Following a weekend when a bill to allow teachers to teach intelligent design as a scientific theory passed in the Senate 27-6, the House of Delegates furthered a less fiercely debated education bill on Monday.
The House voted 96-1 in favor of House Bill 3271, which would place audio recording devices inside special needs classrooms containing their own bathrooms. Three members were absent.
If made law, HB 3271 would add audio recording devices to roughly 421 applicable self-contained classroom bathrooms serving special needs students in West Virginia. The measure would add to the expanding security portfolio of special needs classrooms themselves, which already include video recording to monitor for abuse.
Delegate Margitta Mazzocchi, R-Logan, who introduced the bill, said it was inspired by the students of former Holz Elementary teacher Nancy Boggs, who was convicted in 2022 on 10 counts of battery against three special needs children and sentenced to 10 years in jail.
Videos of the classroom showed Boggs’ verbal abuse as well as various acts of battery, which included hitting, hair pulling, pushing, slamming a child’s head onto a desk, and pulling a chair out from underneath a child, causing them to fall.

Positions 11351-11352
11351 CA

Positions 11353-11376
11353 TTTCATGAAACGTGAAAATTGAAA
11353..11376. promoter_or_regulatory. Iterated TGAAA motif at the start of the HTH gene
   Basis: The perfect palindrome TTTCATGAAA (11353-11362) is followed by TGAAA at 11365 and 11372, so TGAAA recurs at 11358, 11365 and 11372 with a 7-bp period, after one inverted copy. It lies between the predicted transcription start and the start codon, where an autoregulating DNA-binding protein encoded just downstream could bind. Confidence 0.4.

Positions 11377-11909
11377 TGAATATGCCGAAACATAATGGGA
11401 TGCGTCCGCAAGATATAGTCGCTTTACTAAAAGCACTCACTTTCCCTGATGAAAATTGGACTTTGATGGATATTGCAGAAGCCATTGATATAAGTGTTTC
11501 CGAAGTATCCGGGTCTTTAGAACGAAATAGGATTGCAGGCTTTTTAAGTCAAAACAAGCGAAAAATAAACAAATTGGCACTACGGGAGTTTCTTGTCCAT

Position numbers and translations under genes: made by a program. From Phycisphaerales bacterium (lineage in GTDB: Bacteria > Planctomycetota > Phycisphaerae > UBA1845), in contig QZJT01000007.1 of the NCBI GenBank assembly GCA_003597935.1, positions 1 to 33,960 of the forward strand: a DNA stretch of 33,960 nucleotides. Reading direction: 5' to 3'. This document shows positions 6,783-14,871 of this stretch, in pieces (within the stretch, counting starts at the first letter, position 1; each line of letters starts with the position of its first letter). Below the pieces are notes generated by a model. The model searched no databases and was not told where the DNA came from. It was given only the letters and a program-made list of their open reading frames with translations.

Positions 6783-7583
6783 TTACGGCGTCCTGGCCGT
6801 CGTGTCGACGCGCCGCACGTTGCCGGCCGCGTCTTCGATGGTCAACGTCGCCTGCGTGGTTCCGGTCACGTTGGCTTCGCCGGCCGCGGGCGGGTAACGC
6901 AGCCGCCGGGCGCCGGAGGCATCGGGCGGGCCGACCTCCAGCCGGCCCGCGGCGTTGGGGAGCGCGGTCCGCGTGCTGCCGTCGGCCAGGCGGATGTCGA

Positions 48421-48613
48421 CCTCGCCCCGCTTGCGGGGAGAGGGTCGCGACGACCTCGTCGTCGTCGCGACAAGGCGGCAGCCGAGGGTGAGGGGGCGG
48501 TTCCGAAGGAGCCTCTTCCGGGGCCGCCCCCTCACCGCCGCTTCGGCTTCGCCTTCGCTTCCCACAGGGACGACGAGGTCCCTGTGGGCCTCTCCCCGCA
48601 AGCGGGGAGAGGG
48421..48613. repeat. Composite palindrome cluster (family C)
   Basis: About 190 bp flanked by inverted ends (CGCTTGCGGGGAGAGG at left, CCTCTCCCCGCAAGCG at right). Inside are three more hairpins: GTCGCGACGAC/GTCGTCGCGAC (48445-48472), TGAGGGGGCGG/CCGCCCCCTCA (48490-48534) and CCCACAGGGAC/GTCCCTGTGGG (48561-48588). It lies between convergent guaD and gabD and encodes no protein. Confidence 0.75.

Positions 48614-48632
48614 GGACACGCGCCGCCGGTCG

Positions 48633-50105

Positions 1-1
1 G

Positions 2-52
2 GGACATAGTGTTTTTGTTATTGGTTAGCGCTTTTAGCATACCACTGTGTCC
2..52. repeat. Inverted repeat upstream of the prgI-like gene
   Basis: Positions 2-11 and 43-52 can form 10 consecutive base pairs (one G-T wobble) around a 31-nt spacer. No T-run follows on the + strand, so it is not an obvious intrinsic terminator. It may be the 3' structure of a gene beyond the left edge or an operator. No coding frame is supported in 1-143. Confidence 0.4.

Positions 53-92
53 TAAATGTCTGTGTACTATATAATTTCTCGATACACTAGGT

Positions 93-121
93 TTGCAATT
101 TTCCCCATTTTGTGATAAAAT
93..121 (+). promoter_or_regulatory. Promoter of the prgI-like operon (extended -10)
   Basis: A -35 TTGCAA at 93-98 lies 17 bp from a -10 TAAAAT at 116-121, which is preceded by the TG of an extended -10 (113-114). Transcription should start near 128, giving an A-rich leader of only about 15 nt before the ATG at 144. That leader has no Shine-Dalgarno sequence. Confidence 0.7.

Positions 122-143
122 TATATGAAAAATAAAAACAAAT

Mazzocchi expanded on the bill’s purpose during the Monday floor session.
“It is so sad to say that there are children still abused, and especially our special needs children,” Mazzocchi said. “This bill is helping hopefully for the future that those children using the bathrooms in those attached to the special-ed classrooms, that those bathrooms are audiotaped.
“This is a need because we sadly had children that were sent into the bathroom to eat their lunch there. They were abused, verbally abused, and no one has really a proof of this. This will hopefully help us to go forward to help our very vulnerable children.”
Under an amendment introduced by Delegate Heather Tully, R-Nicholas, parents would be allowed to opt their children out of using recorded facilities and make arrangements with staff to use another facility.
Recordings would be required by law to be monitored for 15 minutes every 90 days by a school’s principal or a designee selected by the county school system. A notice would also have to be placed on applicable bathroom doors indicating that audio recording was taking place.
Delegate Dave Foggin, R-Wood, cast the lone no vote on the bill, which now goes to the Senate.